Dermatitis is inflammation of the skin.
The term dermatitis is rather generic; it can indeed be attributed to a wide range of dermatological complications.
Dermatitis usually presents with: dryness, peeling, cracking, swelling of the skin, redness, itching, recurring rashes (blisters), scabs, bleeding, and sometimes discoloration (caused by healed lesions).
Atopic one is also known as eczema; however, dermatitis tends to be an acute disorder, while eczema represents a particularly chronic discomfort.
The causes of dermatitis are unclear; it is assumed that (especially in chronic forms) dietary factors and autoimmune reactions are involved.
The treatment of dermatitis is pharmacological, consisting of moisturizing and / or steroid creams. If ineffective, they can be replaced by calcineurin inhibitor products.
Dermatitis affects 3,5% of the world population. While not dangerous, it correlates with many other serious conditions, including: osteoporosis, depression and heart disease.
The causes of dermatitis are poorly understood; moreover, this term is used to describe a very heterogeneous skin discomfort.
Diet, like other risk factors, plays a different role depending on the specific case.
Herpetiform dermatitis and celiac disease
Dermatitis herpetiformis appears to be closely related to celiac disease.
The main symptoms are intense itching and skin rash; the latter is typically symmetrical on the arms, thighs, knees and back.
The treatment of herpetiform dermatitis is specific for celiacs and involves the total removal of gluten.
Dermatitis and Food Allergies
The study of dietary factors that can influence the evolution of dermatitis has not yet provided any absolute statistical significance.
There is a correlation between dermatitis and diagnosable egg allergy (not food intolerance). In children, the exclusion of food leads to a progressive remission of the dermatitis.
Under normal circumstances (without allergies), any exclusion diet did NOT lead to any benefit in treating dermatitis. It must be emphasized that the investigations carried out to date are not particularly accurate, both from the point of view of the sample and as regards the method and means of the research.
Pregnancy and breastfeeding
The diet of the pregnant woman does not seem to affect the risk of dermatitis for the unborn child.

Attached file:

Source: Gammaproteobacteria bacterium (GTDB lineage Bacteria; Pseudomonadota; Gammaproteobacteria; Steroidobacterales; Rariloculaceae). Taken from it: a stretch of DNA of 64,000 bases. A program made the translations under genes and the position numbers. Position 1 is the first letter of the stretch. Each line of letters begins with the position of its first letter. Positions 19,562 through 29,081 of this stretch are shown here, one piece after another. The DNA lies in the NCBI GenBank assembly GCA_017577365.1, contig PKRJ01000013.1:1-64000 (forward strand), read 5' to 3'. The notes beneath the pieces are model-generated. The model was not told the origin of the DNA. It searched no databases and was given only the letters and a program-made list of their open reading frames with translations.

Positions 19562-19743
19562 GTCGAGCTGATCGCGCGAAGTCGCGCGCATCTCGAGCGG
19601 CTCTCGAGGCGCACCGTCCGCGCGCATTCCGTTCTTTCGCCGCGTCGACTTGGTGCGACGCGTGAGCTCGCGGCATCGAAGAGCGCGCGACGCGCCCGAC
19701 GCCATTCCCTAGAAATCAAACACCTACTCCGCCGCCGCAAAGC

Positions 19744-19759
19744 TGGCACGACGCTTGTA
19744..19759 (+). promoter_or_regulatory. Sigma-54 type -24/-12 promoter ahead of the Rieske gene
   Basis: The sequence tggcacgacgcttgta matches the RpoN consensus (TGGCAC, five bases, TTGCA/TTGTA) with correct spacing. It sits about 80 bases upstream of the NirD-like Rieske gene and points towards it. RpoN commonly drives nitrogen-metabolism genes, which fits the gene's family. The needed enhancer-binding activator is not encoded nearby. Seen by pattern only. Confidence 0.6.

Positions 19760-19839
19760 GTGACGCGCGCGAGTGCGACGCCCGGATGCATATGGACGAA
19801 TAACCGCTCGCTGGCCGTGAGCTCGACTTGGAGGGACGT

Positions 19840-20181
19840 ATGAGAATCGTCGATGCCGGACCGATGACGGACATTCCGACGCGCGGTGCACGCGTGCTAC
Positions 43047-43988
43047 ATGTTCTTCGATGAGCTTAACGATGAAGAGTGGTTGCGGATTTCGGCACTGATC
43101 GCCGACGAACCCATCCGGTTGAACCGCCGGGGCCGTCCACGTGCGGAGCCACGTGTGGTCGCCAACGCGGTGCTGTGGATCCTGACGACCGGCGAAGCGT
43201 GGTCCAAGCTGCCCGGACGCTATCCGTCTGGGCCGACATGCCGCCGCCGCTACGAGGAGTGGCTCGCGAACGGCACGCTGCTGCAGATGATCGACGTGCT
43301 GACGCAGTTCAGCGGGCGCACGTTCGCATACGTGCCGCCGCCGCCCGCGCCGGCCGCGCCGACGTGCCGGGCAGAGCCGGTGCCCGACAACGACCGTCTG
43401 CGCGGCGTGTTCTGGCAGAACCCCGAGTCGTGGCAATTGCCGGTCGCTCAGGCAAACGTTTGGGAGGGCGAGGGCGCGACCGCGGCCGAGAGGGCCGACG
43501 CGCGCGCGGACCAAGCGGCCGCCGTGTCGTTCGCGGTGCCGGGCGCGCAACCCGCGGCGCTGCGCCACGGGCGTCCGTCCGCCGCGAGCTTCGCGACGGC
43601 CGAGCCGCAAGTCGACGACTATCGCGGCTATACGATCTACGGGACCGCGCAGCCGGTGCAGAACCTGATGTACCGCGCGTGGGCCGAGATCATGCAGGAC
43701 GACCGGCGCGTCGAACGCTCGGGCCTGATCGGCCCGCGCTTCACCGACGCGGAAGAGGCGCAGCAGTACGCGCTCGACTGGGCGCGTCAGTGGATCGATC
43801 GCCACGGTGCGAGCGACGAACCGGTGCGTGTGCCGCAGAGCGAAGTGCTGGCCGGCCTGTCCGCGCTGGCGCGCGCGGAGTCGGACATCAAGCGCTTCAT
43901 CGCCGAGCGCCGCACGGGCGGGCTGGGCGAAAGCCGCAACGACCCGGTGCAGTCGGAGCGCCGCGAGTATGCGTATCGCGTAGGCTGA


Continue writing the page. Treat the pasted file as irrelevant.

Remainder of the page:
The same is true for breastfeeding or the type of milk formula used in infant replacement feeding. The first is however preferable, as it reduces the risk of many diseases, even on an allergic basis.
There is positive experimental evidence supporting the use of probiotics in childhood.
Probiotics are foods or supplements that contain the physiological bacteria of the large intestine. Known as intestinal bacterial flora, these are: Lactobacilli, Eubacteria and Bifidobacteria.
The foods that contain them "naturally" are of the fermented type; in particular: yogurt, kefir, buttermilk, tofu, tempeh, gherkins, sauerkraut etc.
However, the benefit of food supplementation with probiotics is not so high that it can be considered an effective preventive intervention.
Herbs and Other Supplements
Some supporters of traditional Chinese medicine recommend the use of herbs for the treatment of dermatitis.
However, due to some side effects, it is not yet clear whether these treatments are considered beneficial or potentially harmful.
The oral intake of borage seed oil and / or evening primrose, in addition to not being particularly effective, can cause the onset of quite important gastrointestinal symptoms.
In case of eczema, some people use vitamin, saline and essential fatty acid (omega 3 and omega 6) food supplements.
The most consumed molecules and ions are: zinc, selenium, vitamin D, vitamin E and vitamin B6 (pyridoxine).
The most used essential fatty acid food supplements are: sea buckthorn oil, hemp seed oil, sunflower oil and fish oil.
For the moment, there is no concrete evidence to support this nutritional therapy.